SPWow, that's just great, that's fantastic.
ASAnd we're looking to grow it as well. This isn't a closed project, a little cabal of 15 people. This is our first step. And hopefully in a year we'll have 50 people involved in twelve different projects working on whatever they do in KDE within these principles of beauty, interface clarity and technological creativity.
SPDo you have a system for people to try and join or is this more or less an invitation only currently or how do you intend to get more volunteers?
ASWell we're working on how that's exacty going to work right now. We obviously don't want it to be a chaotic stampede. We're still working out the details of our own culture really. If we had a stampede of people come in it would rapidly become unmanageable and we're really not trying to recreate the wild herding of cats of Open Source development, which really serves a purpose but it breaks down when you're trying to do certain types of focused development. So right now it's probably going to be a let's discuss what you're doing, what's your project do, are you interested in working in a directed, focused kind of manner with these principles and just kind of finding where the synergies are. So I think it will grow organically, but it will certainly be something that grows in a measured way just to avoid growing to such an extent that it just falls apart for lack of definition.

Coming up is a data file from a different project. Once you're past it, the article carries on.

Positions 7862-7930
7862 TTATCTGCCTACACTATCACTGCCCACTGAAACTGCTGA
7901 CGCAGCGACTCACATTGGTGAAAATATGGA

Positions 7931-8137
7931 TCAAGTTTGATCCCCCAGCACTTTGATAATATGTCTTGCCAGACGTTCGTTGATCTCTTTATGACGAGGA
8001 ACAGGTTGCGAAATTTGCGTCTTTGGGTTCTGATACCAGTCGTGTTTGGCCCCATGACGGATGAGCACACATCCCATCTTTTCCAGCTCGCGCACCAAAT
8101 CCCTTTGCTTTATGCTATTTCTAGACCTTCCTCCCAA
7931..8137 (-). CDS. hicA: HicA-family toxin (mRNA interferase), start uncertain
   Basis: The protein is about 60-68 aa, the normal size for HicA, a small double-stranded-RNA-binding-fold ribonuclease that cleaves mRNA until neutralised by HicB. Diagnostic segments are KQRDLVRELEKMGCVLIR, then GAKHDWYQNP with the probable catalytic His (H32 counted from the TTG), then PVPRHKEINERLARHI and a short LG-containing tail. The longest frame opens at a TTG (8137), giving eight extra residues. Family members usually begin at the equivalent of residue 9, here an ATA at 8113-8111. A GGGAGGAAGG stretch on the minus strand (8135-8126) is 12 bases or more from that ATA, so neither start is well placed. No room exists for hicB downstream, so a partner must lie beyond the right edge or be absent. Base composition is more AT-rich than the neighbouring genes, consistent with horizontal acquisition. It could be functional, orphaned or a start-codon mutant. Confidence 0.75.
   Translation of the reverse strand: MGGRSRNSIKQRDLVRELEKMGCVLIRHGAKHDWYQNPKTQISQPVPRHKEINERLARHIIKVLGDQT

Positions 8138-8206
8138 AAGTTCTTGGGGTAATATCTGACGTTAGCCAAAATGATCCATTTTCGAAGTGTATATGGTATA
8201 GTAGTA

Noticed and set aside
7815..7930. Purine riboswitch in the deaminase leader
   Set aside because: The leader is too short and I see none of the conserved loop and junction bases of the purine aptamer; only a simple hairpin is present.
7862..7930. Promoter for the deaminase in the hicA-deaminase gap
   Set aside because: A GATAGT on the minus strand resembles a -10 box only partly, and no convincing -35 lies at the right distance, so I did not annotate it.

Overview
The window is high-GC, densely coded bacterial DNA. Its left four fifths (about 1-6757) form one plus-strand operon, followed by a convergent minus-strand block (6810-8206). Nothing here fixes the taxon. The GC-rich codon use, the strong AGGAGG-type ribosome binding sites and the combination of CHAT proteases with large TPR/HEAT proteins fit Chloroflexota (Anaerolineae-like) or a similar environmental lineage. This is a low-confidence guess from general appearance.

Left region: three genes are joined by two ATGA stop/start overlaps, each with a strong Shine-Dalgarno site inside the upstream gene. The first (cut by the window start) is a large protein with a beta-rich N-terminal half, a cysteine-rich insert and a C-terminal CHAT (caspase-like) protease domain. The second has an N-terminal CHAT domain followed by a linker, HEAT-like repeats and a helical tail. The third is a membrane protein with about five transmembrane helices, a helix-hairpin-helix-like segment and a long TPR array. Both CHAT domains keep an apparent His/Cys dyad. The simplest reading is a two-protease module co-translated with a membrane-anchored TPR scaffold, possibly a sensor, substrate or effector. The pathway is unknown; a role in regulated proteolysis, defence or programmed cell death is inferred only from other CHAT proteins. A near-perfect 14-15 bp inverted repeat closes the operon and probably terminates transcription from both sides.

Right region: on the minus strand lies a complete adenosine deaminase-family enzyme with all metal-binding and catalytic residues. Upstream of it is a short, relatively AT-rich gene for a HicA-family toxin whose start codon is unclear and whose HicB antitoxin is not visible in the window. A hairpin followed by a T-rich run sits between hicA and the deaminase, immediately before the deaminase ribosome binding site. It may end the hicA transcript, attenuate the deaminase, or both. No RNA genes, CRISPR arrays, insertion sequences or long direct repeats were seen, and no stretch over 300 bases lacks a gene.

SPThat's just unbelievably cool, everything there. I can't say how much I appreciate you letting me do this interview with you, Aaron. It's been really great.
ASThanks for having me on the show. I've been listening to the show since you started and I really like it, so I'm glad to be here.
SPWell, thanks and have a good day.
ASYou too.
SPOk, bye.